Community members can provide input Aug. 28-30 at a City of Sequim collaborative meeting, or design charette, for options on the best way to connect South Ninth Avenue, pictured, to South Brown Road. The kick-off meeting begins at 6 p.m. Aug. 28, at the Sequim Civic Center, 152 W. Cedar St. Sequim Gazette photo by Matthew Nash

Community members can provide input Aug. 28-30 at a City of Sequim collaborative meeting, or design charette, for options on the best way to connect South Ninth Avenue, pictured, to South Brown Road. The kick-off meeting begins at 6 p.m. Aug. 28, at the Sequim Civic Center, 152 W. Cedar St. Sequim Gazette photo by Matthew Nash

City seeks input on possible connector street

Staff say planning for connecting Brown Road to Ninth Avenue at ground floor

City of Sequim staff seek community input over three days for what they’re calling the South Sequim Complete Streets Project to design and construct a street connecting Ninth Avenue to Brown Road between Washington Street and U.S. Highway 101.

The collaborative meeting, or design charette, runs Wednesday-Friday, Aug. 28-30, starting with a kick-off meeting from 6-8 p.m. Aug. 28, at the Sequim Civic Center, 152 W. Cedar St.

Framework, a planning and public outreach consultant, facilitates the conversations.

“This is a ground floor approach,” city engineer Matt Klontz, said.

Previous discussions and long-term plans identified Prairie Street as the planned “connector street” but city staff said this isn’t just looking at Prairie Street.

The project uses “Complete Street” principles that city staff said addresses full street design aspects for vehicles and pedestrians, safety, neighborhood aesthetics and utilities management that can also be used elsewhere in the city for other projects.

City staff said the three-day discussions will result in preliminary routing and concept designs for the road’s width, sidewalks, landscaping, bike lanes, street lights, stormwater management and more.

At the kick-off, Framework staffers will present information about South Sequim Avenue’s vehicle and pedestrian traffic, and its infrastructure before leading discussions on development concepts.

Discussions will continue Aug. 29-30 with an open design session where staff will work to produce design concepts with community input. These sessions are open to the public at the former Sequim Administration Building, 226 N. Sequim Ave.

A full schedule of events for those two days will be available at the kick-off meeting. For more information, call city project engineer Dave Nakagawara at 360-681-2479.

Prairie previously

Klontz said the idea to improve Prairie Street has been in place in some capacity with multiple city plans including the Transportation Master Plan, 6-year Capital Improvement Plan and its Comprehensive Plan.

Ninth Avenue has come up in recent city discussions as it is by the Jamestown S’Klallam Tribe’s proposed Medication-Assisted Treatment (MAT) facility. City staff said plans for a connector street predate the proposed facility.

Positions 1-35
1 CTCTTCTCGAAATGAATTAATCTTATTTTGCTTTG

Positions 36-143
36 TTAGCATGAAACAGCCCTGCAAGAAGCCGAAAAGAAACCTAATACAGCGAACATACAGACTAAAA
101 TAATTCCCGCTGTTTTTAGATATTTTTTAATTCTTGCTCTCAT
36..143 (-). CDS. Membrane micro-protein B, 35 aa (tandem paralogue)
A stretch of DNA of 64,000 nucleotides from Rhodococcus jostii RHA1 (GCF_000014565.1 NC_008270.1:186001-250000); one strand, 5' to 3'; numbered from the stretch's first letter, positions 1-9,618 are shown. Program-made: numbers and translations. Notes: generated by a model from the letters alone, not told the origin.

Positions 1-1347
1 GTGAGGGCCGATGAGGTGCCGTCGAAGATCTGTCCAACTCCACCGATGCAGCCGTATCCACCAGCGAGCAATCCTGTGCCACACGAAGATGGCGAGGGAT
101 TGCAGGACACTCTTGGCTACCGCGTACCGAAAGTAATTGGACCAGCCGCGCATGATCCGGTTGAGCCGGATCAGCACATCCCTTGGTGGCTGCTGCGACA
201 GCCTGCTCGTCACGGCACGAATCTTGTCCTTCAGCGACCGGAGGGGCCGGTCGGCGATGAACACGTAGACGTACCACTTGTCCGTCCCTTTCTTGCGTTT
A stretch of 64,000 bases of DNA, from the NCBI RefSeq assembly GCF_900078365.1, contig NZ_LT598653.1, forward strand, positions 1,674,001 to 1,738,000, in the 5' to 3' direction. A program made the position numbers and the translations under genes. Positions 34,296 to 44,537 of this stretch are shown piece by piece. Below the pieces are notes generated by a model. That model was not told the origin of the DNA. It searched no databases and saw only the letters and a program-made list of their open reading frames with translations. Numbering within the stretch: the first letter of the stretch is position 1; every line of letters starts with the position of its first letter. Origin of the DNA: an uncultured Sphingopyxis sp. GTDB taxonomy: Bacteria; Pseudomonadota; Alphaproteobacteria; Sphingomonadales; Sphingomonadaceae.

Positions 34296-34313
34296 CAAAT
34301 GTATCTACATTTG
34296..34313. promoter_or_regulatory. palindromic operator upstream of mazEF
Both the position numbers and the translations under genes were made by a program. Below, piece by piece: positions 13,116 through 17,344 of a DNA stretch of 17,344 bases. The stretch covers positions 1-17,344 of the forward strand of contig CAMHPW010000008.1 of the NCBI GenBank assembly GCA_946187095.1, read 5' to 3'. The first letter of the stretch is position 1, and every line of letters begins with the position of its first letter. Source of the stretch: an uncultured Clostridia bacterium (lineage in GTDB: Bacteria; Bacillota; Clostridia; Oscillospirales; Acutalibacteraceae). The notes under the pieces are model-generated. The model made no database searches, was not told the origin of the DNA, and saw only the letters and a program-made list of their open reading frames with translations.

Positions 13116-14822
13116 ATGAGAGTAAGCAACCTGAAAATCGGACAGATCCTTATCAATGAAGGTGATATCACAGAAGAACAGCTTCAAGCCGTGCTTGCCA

Klontz told city councilors in April 2018 that one of the reasons for the project was because West Washington Street is at capacity and drivers and pedestrians need an east-west alternative to take the pressure off.

Another reason for a connector street is to connect two Economic Opportunity Areas near U.S. Highway 101 that were created in the city’s updated 2015 Comprehensive Plan. Klontz told city councilors that if a connector like Prairie Street wasn’t improved before an Economic Opportunity Area developed, then congestion could worsen on Washington Street.

Last September, city councilors unanimously declined a $1 million, 20-year loan from the Washington State’s Public Works Board for pre-construction planning to improve Prairie Street.

Sequim’s Public Works director David Garlington said then the contract stated the city needed 30 percent of funds for construction on Prairie Street secured within the two-year loan draw period, which city staff estimated at about $1 million.

City staff and councilors agreed to move forward with public outreach using Real Estate Excise Tax and Transportation Benefit District funds.

Garlington said city staff wanted to continue going forward with community outreach because the project is “a good, viable project” with “a lot of interest in it, and a lot of concerns from the community.”

“Washington Street is very busy,” Garlington said last September. “We’d like to take some of the pressure of that and facilitate movement similarly on Cedar, Fir and Spruce (streets) north off Washington.”

For more information about the City of Sequim, visit www.sequim wa.gov or call 360-683-4908.

Reach Matthew Nash at mnash@sequimgazette.com.

Staff with the City of Sequim seek options to best connect Economic Opportunity Areas near South Brown Road, pictured, and South Ninth Avenue. City Engineer Matt Klontz told city councilors that a connector street south of Washington Street could relieve its congestion. Sequim Gazette photo by Matthew Nash

Staff with the City of Sequim seek options to best connect Economic Opportunity Areas near South Brown Road, pictured, and South Ninth Avenue. City Engineer Matt Klontz told city councilors that a connector street south of Washington Street could relieve its congestion. Sequim Gazette photo by Matthew Nash

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